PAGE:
Best known for its association with Apple's iTunes and the iPod range of music players, AAC is actually the follow up to MP3. It addresses a number of the fundamental weaknesses with the MP3 format, some of which are outlined above. It was developed by a number of groups, including the German company, Fraunhofer (the firm behind the original implementation of MP3), Dolby, Nokia and Sony. It was launched in 1997 by the Motion Pictures Experts Group as part of the MPEG-4 specification.
The new codec introduced more flexible joint stereo coding, simplified the way in which the original signal was split up into separate frequency bands, and added a number of new techniques to the music encoder's toolbox. A number of other features are intended as an improvement over MP3 too, including the ability to handle higher sample rates, many more channels (up to a maximum of 48), and better handling of audio frequencies above 16kHz.
AAC, however, is another patented file format and developers have to pay a fee for its use, though distributors of streamed content do not have to do so, so it's a more tempting proposition for streaming Internet radio stations, for instance. And, despite its superior feature set and sound quality at low to high bit rates (see below), AAC has limited support among non-Apple digital music players.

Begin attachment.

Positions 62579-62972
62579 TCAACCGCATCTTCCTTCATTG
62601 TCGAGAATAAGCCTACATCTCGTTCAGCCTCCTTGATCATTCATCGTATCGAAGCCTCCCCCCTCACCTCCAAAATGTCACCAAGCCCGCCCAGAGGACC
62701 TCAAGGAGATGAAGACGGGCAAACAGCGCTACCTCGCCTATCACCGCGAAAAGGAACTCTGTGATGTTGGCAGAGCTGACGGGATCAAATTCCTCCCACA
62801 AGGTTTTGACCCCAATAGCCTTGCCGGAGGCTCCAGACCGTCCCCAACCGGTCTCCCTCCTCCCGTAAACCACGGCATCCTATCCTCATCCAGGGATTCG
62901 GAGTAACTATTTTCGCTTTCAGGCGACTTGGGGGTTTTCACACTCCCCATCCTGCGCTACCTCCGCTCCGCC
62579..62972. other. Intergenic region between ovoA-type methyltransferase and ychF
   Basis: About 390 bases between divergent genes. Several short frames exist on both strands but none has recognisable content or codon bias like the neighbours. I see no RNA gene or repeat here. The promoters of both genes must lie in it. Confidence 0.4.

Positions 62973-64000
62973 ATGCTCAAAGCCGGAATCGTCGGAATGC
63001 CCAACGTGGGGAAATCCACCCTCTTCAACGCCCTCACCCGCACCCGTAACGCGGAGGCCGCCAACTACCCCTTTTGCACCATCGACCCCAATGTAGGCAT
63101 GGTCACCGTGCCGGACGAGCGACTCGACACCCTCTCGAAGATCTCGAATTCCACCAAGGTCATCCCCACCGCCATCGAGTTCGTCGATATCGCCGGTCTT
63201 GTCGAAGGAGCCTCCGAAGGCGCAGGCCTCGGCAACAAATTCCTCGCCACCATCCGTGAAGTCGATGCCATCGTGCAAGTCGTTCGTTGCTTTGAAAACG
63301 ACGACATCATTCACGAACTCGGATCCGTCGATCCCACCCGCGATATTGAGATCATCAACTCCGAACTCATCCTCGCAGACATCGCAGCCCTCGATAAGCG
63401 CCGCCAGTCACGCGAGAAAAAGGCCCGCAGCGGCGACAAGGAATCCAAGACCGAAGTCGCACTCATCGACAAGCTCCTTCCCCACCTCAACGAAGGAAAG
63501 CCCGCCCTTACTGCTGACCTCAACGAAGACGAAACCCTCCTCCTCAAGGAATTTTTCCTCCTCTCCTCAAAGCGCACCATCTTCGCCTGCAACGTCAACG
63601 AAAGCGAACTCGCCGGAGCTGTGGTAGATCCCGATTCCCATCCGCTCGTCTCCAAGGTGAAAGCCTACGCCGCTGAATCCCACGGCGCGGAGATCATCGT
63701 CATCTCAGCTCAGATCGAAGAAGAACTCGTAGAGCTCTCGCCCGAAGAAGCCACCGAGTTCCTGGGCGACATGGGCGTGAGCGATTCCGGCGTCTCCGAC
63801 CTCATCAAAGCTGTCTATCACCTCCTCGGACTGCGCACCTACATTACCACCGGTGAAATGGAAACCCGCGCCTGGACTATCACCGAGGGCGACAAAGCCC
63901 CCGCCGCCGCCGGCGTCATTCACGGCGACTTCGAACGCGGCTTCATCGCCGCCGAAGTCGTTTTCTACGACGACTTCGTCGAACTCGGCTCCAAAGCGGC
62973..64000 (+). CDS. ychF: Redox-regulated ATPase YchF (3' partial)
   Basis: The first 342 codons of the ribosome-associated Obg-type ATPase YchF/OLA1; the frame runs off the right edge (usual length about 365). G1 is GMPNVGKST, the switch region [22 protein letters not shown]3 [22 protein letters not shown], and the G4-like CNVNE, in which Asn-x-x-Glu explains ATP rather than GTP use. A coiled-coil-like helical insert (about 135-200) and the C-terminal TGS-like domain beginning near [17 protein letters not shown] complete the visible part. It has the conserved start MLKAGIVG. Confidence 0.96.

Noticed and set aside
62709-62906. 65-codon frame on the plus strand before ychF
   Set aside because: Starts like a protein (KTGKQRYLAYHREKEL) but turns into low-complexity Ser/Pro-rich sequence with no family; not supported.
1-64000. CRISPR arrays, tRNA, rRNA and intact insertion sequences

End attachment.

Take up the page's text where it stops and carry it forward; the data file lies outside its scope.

So how do you encode using AAC? Well, the obvious thing to do is use iTunes - that's what I've done here for the majority of the listening tests, since it's the most widely available and well-known of the encoders, but this isn't the best. Notably, encoding using the VBR facility doesn't result in truly VBR-encoded files, but ones that have been encoded using the specified bit rate as a minimum level of quality, which kind of defeats the object of more efficient storage by not allowing the encoder to drop the level of quality when needed - iTunes 'VBR' files, more often than not, end up larger than their CBR counterparts.
Nero's AAC codec is by far the better option, and as well as implementing VBR correctly it also allows the use of HE-AAC (high-efficiency AAC, otherwise known as aacPlus v1), a version of AAC that is optimised for low bit rates and audio streaming uses another technique called Spectral Band Replication. HE-AAC is targeted at streaming audio applications and mobile phones. The new digital radio standard, DAB2, uses AAC+ instead of the obsolete and poor quality MP2 signal currently used by most DAB stations today. The latest BlackBerry handhelds, among others, support HE-AAC too. However, it is not yet supported by the iPod players or iTunes.
Finally, there's HE-AACv2, which adds Parametric Stereo to HE-AAC for high performance at even lower bit rates. However, there is even less widespread support for this standard.